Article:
Now, during a once-in-a-century pandemic, incoming President Joe Biden has promised to provide 100 million covid-19 vaccinations in his first 100 days in office.
“This team will help get … at least 100 million covid vaccine shots into the arms of the American people in the first 100 days,” Biden said during a Dec. 8 news conference introducing key members of his health team.
When first asked about his pledge, the Biden team said the president-elect meant 50 million people would get their two-dose regimen. The incoming administration has since updated this plan, saying it will release vaccine doses as soon as they’re available instead of holding back some of that supply for second doses … Either way, Biden may run into difficulty meeting that 100 million mark.
WebMD indicated that Biden’s transition team waffled on whether it was 100 million total shots (two per vaccination), or 50 million people vaccinated. The outlet also predicted “that 100 million mark” would be a challenge “either way.”
But Biden did begin promising 100 million vaccinations in 100 days.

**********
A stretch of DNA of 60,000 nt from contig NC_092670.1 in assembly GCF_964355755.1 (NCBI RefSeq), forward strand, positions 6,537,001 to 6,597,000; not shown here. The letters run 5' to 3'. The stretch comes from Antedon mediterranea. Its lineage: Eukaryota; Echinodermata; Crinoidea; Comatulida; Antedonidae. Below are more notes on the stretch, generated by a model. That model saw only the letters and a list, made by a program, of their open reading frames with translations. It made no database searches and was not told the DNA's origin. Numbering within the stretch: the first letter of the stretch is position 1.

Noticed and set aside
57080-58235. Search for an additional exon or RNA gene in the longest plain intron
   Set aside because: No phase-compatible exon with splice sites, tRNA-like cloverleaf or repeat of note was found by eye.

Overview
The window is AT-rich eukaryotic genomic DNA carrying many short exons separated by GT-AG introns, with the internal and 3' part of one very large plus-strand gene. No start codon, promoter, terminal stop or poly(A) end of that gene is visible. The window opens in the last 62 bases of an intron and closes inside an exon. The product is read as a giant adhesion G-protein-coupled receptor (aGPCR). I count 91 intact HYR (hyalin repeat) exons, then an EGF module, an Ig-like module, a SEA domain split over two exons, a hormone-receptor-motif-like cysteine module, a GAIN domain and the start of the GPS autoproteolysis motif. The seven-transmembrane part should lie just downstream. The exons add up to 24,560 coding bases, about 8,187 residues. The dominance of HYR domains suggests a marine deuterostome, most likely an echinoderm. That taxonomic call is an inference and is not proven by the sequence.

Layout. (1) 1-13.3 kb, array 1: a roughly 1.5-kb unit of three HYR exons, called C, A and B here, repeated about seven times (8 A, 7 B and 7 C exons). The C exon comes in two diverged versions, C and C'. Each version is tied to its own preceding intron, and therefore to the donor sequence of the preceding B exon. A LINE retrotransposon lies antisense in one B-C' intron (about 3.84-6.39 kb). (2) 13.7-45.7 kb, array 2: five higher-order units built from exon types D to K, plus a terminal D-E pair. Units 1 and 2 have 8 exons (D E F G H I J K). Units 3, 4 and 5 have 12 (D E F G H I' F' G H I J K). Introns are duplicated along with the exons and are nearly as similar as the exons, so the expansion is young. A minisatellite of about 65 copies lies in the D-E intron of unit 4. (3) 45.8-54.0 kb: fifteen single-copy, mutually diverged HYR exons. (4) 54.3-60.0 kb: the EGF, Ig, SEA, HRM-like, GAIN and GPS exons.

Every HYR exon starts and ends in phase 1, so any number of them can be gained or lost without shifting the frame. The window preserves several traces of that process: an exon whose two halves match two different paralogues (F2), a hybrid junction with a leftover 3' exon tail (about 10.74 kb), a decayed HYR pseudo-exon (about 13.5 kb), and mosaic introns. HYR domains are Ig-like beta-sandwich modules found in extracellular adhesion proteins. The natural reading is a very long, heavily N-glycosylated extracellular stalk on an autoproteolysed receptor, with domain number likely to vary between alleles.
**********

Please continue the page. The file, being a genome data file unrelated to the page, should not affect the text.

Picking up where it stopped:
An Aside: Quantifying 100 Million Vaccines
WebMD mentioned the two-part vaccines; Moderna and Pfizer’s vaccines each involved two shots, while Johnson & Johnson’s vaccine was only one.
It would be difficult to locate granular data about which “shots” were “first doses” and which were “second doses” four or six weeks after the first, but the pledge was first reported as one to “administer 100 million vaccines.”
A table maintained by Our World in Data (@owid) in CSV format listed the following statistics as of March 18 2020 for the United States:
- Total vaccinations administered in the United States: 115,730,008
- Number of people vaccinated in the United States: 75,495,716
At 58 days in office, Biden’s administration oversaw more than 115 million doses administered, and nearly 75.5 million Americans had received the vaccine.
Biden ‘Delivered 100M’ Vaccines ‘in Just 58 Days’
Rashid’s first tweet indicated that Biden’s administration had attained its goal of 100 million vaccinations in 100 days, but ahead of schedule.
That information came from a White House tweet celebrating “100 million” vaccines administered:
Big News: President Biden announced that tomorrow, our Administration will hit 100 million COVID-19 shots administered.